According to a new report, Uber used'stealth tech' to block scrutiny.

WASHINGTON aEUR </p> International Consortium of Investigative Journalists is a non-profit network of investigative journalists that scoured Uber internal documents, emails and invoices to provide what it called "an unprecedented view into how Uber defied taxi laws, upended workers' rights, and more".

NewsEditor
NewsEditor
12 July 2022 Tuesday 12:44
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According to a new report, Uber used'stealth tech' to block scrutiny.

WASHINGTON aEUR

International Consortium of Investigative Journalists is a non-profit network of investigative journalists that scoured Uber internal documents, emails and invoices to provide what it called "an unprecedented view into how Uber defied taxi laws, upended workers' rights, and more".

The documents were leaked first to The Guardian in Brtiish, who shared them with The Consortium.

In a written statement. Jill Hazelbaker, an Uber spokesperson, acknowledged that there were "mistakes" in the past. She said Dara Khosrowshahi was "tasked with transform[ing] every aspect of Uber's operations." Uber is a completely different company today. 90% of current Uber employees joined the company after Dara became CEO.

Uber was founded in 2009 to offer cheap transportation using a ride-sharing platform. Uber Files, a consortium of companies, revealed the incredible lengths the company went to establish itself in almost 30 countries.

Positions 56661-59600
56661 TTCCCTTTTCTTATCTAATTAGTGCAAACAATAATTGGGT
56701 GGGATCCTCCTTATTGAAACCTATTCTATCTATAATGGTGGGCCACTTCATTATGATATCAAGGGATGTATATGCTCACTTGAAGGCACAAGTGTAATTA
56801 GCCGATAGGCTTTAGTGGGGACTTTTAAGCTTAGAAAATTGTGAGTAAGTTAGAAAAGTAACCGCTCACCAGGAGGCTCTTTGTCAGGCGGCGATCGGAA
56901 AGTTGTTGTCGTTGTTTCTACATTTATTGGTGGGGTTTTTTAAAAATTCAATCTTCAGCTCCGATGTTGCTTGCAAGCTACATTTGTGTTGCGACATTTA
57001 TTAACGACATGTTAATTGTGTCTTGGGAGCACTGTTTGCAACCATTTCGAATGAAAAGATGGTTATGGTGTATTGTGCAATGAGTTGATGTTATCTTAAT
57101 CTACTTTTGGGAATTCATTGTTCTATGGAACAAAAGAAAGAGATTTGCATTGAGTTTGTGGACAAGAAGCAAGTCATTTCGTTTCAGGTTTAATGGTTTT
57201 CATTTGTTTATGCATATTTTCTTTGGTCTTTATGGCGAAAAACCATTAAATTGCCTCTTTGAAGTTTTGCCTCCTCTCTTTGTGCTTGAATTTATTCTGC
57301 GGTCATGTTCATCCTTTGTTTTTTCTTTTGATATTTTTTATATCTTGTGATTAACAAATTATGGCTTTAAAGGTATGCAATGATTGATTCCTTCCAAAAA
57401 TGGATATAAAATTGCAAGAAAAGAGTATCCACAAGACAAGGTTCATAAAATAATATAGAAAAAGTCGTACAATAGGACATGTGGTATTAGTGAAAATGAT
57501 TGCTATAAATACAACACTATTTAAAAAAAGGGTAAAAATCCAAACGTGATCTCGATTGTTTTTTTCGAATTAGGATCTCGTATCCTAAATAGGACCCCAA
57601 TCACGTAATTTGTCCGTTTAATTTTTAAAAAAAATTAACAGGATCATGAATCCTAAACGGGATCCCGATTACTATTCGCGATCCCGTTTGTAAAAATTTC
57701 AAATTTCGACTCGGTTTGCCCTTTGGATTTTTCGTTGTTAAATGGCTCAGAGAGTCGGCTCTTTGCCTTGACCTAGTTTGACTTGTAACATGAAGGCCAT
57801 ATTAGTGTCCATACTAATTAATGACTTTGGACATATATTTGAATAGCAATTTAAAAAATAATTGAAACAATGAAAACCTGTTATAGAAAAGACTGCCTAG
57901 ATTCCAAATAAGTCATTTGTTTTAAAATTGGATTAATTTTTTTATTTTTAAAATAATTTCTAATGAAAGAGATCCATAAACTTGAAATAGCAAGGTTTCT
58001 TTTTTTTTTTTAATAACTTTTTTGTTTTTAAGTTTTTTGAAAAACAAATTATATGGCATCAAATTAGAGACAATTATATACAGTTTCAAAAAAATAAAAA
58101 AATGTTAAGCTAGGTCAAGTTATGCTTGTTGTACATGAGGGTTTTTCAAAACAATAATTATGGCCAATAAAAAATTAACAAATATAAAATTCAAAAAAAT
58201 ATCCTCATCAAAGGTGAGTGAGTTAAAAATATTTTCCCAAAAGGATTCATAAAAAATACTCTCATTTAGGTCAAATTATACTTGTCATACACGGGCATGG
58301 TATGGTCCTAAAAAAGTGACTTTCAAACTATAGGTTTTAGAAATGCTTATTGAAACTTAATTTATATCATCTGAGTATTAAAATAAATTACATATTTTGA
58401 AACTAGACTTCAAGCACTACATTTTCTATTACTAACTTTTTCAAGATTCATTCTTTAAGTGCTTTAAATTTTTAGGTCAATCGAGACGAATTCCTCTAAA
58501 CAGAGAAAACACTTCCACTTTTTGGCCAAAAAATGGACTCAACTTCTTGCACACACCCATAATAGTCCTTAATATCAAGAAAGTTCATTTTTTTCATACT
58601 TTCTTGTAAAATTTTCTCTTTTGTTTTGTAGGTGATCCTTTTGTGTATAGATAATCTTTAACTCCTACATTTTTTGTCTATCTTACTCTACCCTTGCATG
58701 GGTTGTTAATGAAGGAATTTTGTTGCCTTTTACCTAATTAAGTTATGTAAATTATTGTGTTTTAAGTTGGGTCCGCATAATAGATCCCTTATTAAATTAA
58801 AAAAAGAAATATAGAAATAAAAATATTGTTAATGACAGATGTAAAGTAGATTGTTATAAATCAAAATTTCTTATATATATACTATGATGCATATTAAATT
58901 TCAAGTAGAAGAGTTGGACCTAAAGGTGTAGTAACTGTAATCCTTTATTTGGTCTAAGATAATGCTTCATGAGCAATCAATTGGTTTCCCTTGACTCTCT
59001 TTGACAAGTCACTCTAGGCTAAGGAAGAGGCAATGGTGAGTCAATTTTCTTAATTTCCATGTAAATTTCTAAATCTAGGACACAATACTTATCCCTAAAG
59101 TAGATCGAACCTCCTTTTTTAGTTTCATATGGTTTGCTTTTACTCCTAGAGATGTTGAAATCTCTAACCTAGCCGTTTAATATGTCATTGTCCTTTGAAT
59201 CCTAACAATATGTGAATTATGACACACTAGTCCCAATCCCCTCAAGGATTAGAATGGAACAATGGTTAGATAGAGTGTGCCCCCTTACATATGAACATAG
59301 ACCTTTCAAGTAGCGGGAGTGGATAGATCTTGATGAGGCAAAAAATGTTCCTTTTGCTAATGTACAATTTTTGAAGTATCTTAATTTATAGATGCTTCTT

According to the papers, lobbyists from the company aEUR", including ex-aides to President Barack Obama, pressured government officials to end their investigations, to rewrite labor and taxi laws, and to relax background checks for drivers.

Uber used "stealth tech" to avoid government investigations, according to the investigation. Uber used a "kill button" to block authorities from accessing its servers. This prevented them from obtaining evidence during raids in at most six countries. Uber Files reported that Travis Kalanick, ex-CEO of Uber, issued an order during a raid in Amsterdam: "Please hit kill switch ASAP... Access must be stopped in AMS (Amsterdam ).

According to the consortium, Kalanick also saw violence threatened Uber drivers in France by angry taxi drivers as a way of gaining public support. Kalanick sent colleagues a text message saying, "Violence guarantees(s) success."

Kalanick's spokesperson Devon Spurgeon responded to the consortium by saying that the former CEO had never suggested Uber should profit from violence at the expense driver safety.

Uber Files claim that Uber cut its tax bill by sending profits through Bermuda, other tax havens and then "sought deflect attention from its taxes liabilities by helping authorities to collect taxes from its drivers."

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